Finished and partially-made shell fishhooks and 'blanks' cut from heavy turban shells, Turbo torquatus, for making hooks have been found in several Aboriginal middens in the Sydney region.
Fishhooks used around coastal Sydney were curved but not barbed. They were usually made from shell but wood, bird talons and possibly bone were used. The sheen from the pearl-like inner surface of turban shells may have acted as a lure for the fish. The fish hooks were made by women.
The archaeological record suggests there were five stages to making a shell fishhook:
Stage 1: one or more oval-shaped 'blanks' were cut from each shell. The edges of these blanks were partly smoothed by filing.
Stage 2: the outer (convex) surface of the blank was ground down, probably on a flat stone, until its centre was very thin or worn through.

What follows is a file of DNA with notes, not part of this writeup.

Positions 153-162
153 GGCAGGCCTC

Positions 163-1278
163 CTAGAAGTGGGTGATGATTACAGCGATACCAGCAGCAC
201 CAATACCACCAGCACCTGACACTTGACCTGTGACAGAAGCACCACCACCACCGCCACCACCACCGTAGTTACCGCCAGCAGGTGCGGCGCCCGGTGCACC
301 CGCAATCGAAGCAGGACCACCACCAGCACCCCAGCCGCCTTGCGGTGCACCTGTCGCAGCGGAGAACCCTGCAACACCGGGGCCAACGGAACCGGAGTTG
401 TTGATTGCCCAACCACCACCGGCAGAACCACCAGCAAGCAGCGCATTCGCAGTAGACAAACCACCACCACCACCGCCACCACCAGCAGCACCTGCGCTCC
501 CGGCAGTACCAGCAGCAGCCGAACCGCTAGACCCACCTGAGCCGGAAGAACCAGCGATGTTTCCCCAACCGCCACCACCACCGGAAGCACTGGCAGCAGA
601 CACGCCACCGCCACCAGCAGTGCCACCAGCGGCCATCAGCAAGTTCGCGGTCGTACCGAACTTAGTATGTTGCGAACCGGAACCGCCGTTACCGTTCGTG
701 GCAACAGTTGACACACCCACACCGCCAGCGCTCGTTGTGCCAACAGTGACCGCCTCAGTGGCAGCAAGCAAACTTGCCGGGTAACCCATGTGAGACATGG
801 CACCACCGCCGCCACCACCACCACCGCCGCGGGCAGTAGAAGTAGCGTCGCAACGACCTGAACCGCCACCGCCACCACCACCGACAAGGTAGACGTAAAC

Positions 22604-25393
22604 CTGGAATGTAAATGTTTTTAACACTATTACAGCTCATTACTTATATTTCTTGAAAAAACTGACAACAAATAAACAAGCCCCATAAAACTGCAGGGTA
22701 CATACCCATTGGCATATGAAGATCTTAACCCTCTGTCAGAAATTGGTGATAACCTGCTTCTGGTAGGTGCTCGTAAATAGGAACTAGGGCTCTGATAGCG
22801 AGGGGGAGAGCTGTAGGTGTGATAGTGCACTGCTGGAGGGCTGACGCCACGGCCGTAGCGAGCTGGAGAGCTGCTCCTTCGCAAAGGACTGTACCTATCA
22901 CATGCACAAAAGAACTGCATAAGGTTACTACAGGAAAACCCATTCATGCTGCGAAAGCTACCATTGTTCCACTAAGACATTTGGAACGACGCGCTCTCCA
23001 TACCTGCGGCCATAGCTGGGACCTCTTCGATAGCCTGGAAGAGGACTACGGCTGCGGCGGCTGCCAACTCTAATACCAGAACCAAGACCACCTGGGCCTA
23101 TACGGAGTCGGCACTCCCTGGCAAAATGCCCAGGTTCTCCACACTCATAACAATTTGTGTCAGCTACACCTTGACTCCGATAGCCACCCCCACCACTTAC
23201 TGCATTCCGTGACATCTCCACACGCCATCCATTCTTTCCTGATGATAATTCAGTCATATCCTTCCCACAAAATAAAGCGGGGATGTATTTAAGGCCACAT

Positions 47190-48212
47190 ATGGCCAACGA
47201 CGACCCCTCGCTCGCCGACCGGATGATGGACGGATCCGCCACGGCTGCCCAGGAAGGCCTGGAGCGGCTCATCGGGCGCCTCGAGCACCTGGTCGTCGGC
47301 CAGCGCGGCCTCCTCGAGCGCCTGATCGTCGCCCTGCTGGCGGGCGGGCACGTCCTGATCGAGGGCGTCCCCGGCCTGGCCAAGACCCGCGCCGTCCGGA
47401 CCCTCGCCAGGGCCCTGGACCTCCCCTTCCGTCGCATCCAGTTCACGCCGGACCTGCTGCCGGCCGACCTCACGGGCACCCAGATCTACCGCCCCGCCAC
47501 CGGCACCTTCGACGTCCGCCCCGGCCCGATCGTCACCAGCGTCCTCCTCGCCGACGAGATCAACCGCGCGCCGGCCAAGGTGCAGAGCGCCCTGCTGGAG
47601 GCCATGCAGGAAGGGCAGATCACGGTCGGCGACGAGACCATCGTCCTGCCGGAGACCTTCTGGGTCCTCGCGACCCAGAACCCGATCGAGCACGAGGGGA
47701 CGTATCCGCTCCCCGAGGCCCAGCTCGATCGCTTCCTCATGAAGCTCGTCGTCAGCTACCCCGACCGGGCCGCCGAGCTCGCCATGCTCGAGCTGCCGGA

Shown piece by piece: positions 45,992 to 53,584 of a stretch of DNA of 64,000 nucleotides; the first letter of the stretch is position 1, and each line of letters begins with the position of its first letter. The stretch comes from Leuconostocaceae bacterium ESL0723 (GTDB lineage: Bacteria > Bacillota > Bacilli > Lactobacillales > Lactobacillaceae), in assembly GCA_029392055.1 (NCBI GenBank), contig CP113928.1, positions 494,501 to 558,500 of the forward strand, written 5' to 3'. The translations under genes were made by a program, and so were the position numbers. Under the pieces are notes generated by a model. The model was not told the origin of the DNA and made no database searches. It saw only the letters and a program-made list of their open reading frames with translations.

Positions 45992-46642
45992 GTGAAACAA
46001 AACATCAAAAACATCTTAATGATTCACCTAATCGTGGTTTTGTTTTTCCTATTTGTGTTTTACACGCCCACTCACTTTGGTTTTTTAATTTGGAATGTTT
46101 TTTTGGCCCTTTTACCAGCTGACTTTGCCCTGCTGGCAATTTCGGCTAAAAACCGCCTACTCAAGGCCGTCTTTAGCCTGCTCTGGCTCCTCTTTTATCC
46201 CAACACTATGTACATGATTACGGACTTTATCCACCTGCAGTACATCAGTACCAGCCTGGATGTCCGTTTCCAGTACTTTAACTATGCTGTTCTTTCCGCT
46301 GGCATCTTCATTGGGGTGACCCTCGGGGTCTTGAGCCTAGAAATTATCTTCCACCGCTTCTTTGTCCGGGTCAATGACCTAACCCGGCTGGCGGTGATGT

Stage 3: a hole was made (if the centre was not worn through) or enlarged (if the centre was worn through) by chipping out the thinned centre of the shell until there was only a ring of shell left.
Stage 4: the rough shape of the final fishhook was formed by removing a small part of the ring.
Stage 5: the final hook is formed by filing the inside smooth, finishing the point and notching the longer end where the line was tied.
Small, pointed ground stone files (often referred to as fishhook files) which were used in making the hooks, have been found in shell middens of the same age and geographic distribution as the shell fishhooks. These files were also used to work wood and perhaps bone.
Dr Val Attenbrow , Principal Research Scientist